# Nagel Point: What Is It About?

A Mathematical Droodle

What if applet does not run? |

|Activities| |Contact| |Front page| |Contents| |Geometry|

Copyright © 1996-2018 Alexander Bogomolny

The applet may suggest the following statement:

Let E, D, F be the points of tangency of the excircles of ΔABC and its sides, as in the applet below. Prove that AD, BE, CF are concurrent. The point of concurrency is known as the Nagel point of ΔABC.

The proof relies on Ceva's theorem.

First, let C_{C} denote the excircle of ΔABC opposite the vertex C. C_{C} is tangent to the side AB and the side lines AC and BC in points F, T and U. Since, CT and CU are the two tangents from C to C_{C}, they are equal in length:

(1)

CT = CU.

For a similar reason

(2)

AT=AF.

(3)

BU = BF.

(1)-(3) immediately imply that F is a perimeter splitter in the sense that

AC + AF = BC + BF.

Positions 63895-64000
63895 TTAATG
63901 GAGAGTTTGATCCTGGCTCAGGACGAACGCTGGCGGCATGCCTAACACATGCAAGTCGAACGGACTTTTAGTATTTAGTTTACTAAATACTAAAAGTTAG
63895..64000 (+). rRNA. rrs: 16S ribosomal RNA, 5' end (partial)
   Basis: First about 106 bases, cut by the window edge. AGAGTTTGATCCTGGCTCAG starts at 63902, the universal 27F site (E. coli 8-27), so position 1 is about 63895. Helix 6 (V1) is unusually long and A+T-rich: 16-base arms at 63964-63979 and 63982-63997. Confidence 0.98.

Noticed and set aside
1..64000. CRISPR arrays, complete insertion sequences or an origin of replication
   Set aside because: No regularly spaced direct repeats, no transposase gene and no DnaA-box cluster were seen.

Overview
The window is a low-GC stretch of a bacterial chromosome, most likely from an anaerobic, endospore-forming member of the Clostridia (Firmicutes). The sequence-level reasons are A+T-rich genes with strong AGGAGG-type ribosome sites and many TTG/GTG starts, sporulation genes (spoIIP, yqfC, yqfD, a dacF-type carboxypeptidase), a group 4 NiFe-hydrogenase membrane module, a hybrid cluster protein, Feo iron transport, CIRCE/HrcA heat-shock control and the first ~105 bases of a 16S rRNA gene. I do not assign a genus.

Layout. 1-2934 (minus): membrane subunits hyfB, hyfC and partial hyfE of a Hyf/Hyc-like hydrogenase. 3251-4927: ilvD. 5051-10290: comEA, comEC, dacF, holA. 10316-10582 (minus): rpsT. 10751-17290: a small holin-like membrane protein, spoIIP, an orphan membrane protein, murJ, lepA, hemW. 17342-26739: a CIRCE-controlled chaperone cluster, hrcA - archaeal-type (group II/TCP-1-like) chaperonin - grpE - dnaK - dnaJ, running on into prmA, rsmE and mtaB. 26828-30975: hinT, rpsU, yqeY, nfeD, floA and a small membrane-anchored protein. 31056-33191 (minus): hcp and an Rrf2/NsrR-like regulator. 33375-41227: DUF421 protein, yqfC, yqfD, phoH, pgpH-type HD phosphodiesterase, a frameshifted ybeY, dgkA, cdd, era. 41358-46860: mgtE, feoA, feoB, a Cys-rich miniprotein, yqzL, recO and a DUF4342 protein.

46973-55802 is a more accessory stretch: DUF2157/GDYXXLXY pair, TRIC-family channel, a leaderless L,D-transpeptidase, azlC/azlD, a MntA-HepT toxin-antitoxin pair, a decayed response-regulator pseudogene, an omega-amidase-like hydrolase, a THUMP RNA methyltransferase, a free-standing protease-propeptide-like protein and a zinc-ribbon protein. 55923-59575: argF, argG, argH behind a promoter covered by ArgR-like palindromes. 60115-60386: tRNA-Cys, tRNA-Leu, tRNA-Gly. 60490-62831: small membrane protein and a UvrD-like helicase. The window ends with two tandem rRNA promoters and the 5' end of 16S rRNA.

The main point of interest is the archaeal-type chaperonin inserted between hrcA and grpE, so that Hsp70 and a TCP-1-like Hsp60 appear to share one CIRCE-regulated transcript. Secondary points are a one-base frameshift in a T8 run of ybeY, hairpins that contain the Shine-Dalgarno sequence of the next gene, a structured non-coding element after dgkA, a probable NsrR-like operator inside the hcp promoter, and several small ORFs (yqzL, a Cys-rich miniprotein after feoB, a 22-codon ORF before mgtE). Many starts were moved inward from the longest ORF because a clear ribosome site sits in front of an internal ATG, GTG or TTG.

If a, b, c are the side lengths of the ΔABC and p its semiperimeter in a standard way, then this fact could be rewritten as

b + AF = a + BF = p,

so that

AF = p - b

BF = p - a.

Similarly, we obtain additional four identities:

AE = p - c

CE = p - a

CD = p - b

BD = p - c.

Ceva's identity is then verified directly:

AE/CE·CD/BD·BF/AF = (p-c)/(p-a)·(p-b)/(p-c)·(p-a)/(p-b) = 1.

(A curious fact is that these same points D, E, F arise in a related, yet quite a different construction.)

|Activities| |Contact| |Front page| |Contents| |Geometry|

Copyright © 1996-2018 Alexander Bogomolny

64221102 |